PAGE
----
A reprint of the first American edition of 1898.
ould be cowardice to shun the fray. In fine, one buys and continues to buy; and the promised Sabbath never comes.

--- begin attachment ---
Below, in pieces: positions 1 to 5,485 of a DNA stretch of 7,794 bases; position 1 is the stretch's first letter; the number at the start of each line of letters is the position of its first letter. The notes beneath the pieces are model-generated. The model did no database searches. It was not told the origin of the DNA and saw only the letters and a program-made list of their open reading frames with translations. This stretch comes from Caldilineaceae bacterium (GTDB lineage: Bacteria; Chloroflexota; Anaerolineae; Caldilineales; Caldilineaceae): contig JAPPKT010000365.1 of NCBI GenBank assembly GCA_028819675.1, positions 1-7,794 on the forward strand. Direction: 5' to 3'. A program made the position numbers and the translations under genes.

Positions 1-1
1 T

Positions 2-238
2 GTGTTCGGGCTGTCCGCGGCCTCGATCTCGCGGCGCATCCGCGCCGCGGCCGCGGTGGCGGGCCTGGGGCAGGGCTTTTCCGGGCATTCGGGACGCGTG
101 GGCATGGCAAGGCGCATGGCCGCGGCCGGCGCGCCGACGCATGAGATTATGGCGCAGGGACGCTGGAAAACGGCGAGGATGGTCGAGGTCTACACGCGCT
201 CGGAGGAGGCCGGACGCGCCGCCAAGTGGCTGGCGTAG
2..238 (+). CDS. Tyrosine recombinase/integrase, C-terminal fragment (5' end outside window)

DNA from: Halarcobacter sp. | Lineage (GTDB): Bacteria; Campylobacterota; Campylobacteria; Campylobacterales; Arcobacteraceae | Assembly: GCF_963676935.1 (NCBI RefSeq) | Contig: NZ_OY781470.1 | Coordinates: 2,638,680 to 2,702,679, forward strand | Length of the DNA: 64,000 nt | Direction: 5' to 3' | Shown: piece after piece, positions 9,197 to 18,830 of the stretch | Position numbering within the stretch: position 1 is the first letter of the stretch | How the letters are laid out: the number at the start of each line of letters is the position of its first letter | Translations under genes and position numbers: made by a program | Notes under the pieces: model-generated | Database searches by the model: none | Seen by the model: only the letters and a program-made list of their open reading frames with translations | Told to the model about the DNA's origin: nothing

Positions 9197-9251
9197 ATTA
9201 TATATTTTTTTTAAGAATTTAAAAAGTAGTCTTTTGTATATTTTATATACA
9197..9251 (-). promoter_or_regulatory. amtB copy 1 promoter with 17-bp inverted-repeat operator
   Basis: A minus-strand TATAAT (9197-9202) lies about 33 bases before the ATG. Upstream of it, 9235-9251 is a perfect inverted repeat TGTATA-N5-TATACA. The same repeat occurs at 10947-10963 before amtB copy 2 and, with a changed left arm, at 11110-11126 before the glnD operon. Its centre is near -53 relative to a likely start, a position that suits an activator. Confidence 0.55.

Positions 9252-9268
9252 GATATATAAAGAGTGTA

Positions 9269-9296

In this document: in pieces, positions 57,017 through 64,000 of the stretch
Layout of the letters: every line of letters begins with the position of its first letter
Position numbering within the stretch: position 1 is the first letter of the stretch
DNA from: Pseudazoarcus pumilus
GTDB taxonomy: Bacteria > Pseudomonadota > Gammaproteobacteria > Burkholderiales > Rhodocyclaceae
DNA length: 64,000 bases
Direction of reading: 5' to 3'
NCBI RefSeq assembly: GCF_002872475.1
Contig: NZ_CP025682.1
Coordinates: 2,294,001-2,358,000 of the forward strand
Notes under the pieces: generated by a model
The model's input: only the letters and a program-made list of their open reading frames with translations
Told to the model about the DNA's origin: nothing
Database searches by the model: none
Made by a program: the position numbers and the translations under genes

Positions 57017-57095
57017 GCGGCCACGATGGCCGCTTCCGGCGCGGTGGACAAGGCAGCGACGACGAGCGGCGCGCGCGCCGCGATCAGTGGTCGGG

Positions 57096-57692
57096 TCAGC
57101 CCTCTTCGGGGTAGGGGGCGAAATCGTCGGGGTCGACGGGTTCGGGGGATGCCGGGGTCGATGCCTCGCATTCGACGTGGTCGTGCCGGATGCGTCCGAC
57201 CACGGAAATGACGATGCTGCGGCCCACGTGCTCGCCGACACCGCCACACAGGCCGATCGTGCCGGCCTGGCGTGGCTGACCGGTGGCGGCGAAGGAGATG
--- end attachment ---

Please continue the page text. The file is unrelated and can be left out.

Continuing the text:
The process of the purchase is always much the same, therein resembling the familiar but inferior passion of love. There is the first sight of the Object, accompanied of a catching of the breath, a trembling in the limbs, loss of appetite, ungovernable desire, and a habit of melancholy in secret places. But once possessed, once toyed with amorously for an hour or two, the Object (as in the inferior passion aforesaid) takes its destined place on the shelf -- where it stays. And this saith the scoffer, is all; but even he does not fail to remark with a certain awe that the owner goeth thereafter as one possessing a happy secret and radiating an inner glow. Moreover, he is insufferably conceited, and his conceit waxeth as his coat, now condemned to a fresh term of servitude, groweth shabbier. And shabby though his coat may be, yet will he never stoop to renew its pristine youth and gloss by the pr
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